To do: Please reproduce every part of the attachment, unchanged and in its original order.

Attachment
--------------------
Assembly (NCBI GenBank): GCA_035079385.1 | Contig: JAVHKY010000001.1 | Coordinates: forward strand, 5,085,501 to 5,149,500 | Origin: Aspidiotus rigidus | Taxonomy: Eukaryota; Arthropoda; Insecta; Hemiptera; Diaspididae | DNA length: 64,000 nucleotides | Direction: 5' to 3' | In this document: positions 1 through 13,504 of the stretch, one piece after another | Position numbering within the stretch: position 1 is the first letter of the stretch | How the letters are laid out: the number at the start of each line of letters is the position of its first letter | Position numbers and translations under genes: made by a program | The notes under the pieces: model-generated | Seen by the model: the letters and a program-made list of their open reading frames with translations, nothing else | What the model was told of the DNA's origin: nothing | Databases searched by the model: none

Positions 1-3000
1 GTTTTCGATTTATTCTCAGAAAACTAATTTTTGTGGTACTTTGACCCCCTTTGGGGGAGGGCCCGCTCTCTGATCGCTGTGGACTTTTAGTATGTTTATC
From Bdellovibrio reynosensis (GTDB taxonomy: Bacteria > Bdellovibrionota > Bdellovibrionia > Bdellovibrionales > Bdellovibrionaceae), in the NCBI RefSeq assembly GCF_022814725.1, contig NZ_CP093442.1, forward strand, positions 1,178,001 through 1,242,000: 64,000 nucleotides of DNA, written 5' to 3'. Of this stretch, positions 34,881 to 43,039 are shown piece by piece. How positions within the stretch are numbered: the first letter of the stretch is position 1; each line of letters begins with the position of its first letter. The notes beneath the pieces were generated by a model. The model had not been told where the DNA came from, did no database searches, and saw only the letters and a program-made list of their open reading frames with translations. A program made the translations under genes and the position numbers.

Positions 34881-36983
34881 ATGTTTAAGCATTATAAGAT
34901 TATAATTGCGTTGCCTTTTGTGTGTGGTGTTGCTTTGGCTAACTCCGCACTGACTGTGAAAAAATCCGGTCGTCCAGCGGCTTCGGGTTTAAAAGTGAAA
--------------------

Assembly (NCBI GenBank): GCA_035079385.1 | Contig: JAVHKY010000001.1 | Coordinates: forward strand, 5,085,501 to 5,149,500 | Origin: Aspidiotus rigidus | Taxonomy: Eukaryota; Arthropoda; Insecta; Hemiptera; Diaspididae | DNA length: 64,000 nucleotides | Direction: 5' to 3' | In this document: positions 1 through 13,504 of the stretch, one piece after another | Position numbering within the stretch: position 1 is the first letter of the stretch | How the letters are laid out: the number at the start of each line of letters is the position of its first letter | Position numbers and translations under genes: made by a program | The notes under the pieces: model-generated | Seen by the model: the letters and a program-made list of their open reading frames with translations, nothing else | What the model was told of the DNA's origin: nothing | Databases searched by the model: none

Positions 1-3000
1 GTTTTCGATTTATTCTCAGAAAACTAATTTTTGTGGTACTTTGACCCCCTTTGGGGGAGGGCCCGCTCTCTGATCGCTGTGGACTTTTAGTATGTTTATC
From Bdellovibrio reynosensis (GTDB taxonomy: Bacteria > Bdellovibrionota > Bdellovibrionia > Bdellovibrionales > Bdellovibrionaceae), in the NCBI RefSeq assembly GCF_022814725.1, contig NZ_CP093442.1, forward strand, positions 1,178,001 through 1,242,000: 64,000 nucleotides of DNA, written 5' to 3'. Of this stretch, positions 34,881 to 43,039 are shown piece by piece. How positions within the stretch are numbered: the first letter of the stretch is position 1; each line of letters begins with the position of its first letter. The notes beneath the pieces were generated by a model. The model had not been told where the DNA came from, did no database searches, and saw only the letters and a program-made list of their open reading frames with translations. A program made the translations under genes and the position numbers.

Positions 34881-36983
34881 ATGTTTAAGCATTATAAGAT
34901 TATAATTGCGTTGCCTTTTGTGTGTGGTGTTGCTTTGGCTAACTCCGCACTGACTGTGAAAAAATCCGGTCGTCCAGCGGCTTCGGGTTTAAAAGTGAAA